I have some personal rules relevant here..
My Personal Rule #1: Re-record if you can!
My Personal Rule #2: Do not stretch anything unless it's absolutely unavoidable. Stretching (here, meaning changing duration independent of frequency) compromises the integrity of the recording in some way, depending on how it's done. Most temporal aligning techniques use frequency-adjusting algorithms. Some don't, which is great, but they only tend to be useable in certain situations (like a clean drum loop). But they do that flawlessly. An example of this is the time-stretch option in FL Studio named, if I remember correctly, "slice map".
How I would do it...
I've never used Logic Pro, or flex time, but when I want to time-sync notes like this, in Cubase (this technique can be done in any DAW), I simply get them lined up at the start, then chop up the clip and line the notes up manually, while trying to respect the original intent of the player - you can use another track with the original recording as a performance reference. It's extremely easy if they're already "Roughly aligned", as you say. Some sequencers allow you to select the sliced recording and compress/expand the timeline just for those clips (i.e. increase/decrease the tempo for the sliced up audio) - this is extremely useful for this situation. The only tricky part will be sustained notes and complex articulations, but you can usually do it easily enough with cross-fading or even just fading in, the next clip. No automated process can do this as well as you can, if you have the will.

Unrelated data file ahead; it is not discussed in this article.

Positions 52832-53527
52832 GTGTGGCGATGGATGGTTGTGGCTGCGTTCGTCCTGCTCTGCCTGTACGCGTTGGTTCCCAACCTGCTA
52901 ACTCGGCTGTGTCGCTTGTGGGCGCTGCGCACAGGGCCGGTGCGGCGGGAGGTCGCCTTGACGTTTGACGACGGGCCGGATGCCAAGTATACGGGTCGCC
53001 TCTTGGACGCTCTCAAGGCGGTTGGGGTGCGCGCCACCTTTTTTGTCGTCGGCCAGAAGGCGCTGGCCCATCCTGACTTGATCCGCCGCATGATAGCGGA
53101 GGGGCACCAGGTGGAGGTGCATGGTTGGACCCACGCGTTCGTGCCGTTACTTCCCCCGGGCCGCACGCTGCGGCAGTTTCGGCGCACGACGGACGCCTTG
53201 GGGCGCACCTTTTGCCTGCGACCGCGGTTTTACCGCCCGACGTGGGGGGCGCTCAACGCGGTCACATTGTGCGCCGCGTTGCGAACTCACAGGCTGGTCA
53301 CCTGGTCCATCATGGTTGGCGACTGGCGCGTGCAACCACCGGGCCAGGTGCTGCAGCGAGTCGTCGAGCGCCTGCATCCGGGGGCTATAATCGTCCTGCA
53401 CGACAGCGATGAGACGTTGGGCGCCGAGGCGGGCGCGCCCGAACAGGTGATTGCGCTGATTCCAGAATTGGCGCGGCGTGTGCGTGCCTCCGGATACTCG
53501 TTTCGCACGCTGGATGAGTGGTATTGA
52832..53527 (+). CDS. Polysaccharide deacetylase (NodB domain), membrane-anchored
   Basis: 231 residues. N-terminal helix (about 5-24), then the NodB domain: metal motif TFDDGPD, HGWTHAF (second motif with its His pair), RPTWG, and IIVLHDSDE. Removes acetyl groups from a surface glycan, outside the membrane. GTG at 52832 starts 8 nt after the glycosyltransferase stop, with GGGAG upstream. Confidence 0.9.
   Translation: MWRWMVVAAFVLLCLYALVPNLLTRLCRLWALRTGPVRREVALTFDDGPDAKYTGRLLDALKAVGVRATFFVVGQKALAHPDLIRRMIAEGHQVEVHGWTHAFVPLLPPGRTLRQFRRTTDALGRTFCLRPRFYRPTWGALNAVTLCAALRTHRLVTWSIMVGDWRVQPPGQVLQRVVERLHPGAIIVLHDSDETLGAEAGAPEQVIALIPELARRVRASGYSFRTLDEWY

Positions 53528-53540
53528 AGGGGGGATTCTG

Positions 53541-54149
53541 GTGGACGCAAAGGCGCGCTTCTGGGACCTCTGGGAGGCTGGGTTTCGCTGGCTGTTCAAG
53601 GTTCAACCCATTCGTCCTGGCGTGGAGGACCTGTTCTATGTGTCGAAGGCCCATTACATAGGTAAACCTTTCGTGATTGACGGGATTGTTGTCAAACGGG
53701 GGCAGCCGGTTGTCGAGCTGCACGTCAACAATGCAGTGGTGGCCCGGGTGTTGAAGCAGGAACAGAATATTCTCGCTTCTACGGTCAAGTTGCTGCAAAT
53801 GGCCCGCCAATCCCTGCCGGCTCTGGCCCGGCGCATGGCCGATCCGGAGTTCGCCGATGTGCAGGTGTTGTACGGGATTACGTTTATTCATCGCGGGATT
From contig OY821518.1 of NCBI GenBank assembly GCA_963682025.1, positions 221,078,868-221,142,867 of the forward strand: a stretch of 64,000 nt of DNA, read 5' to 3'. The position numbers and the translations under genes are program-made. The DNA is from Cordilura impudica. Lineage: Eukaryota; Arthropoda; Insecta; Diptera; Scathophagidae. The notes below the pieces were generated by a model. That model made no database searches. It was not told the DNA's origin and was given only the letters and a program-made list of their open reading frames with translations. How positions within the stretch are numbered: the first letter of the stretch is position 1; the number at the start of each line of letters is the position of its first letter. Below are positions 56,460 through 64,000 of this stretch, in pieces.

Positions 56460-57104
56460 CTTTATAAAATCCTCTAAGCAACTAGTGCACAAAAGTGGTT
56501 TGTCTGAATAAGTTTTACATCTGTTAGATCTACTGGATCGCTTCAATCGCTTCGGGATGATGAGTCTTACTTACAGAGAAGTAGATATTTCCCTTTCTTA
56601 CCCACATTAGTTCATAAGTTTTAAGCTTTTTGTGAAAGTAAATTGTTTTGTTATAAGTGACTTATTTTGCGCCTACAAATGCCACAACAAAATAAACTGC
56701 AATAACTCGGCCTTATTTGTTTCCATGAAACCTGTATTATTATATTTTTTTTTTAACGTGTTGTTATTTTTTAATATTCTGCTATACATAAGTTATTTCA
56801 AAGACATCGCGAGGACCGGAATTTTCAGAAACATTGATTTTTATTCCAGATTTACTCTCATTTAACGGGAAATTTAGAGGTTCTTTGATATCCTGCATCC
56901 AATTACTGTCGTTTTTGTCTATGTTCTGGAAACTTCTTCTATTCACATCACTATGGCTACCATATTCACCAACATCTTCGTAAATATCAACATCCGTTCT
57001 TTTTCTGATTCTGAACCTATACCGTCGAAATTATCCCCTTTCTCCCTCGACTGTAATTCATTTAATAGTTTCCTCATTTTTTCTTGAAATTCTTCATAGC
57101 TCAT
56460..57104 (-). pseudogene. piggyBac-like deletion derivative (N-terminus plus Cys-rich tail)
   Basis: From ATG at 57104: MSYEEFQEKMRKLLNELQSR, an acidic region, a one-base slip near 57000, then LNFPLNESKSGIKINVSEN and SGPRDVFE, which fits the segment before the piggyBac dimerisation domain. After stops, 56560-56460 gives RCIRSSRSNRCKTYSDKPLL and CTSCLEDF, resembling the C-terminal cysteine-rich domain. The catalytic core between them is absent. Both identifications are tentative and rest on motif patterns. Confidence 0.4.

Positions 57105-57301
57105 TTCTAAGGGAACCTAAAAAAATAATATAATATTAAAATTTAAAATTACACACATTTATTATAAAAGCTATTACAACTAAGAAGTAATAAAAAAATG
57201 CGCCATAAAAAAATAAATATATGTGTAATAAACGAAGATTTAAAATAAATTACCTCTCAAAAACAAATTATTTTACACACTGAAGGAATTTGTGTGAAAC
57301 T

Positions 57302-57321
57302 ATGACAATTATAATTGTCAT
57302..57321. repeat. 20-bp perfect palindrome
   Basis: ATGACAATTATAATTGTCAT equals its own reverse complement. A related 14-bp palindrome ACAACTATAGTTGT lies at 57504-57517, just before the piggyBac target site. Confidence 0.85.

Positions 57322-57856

Note: This sort of editing does get easier with experience, and you come up with simple little bridging techniques, settings (like auto-fade on split) and even macros to simplify, enhance and make the process more efficient. But even with little editing experience, it should be easy enough for this. It will sound WAY better than digitally stretched and compressed notes.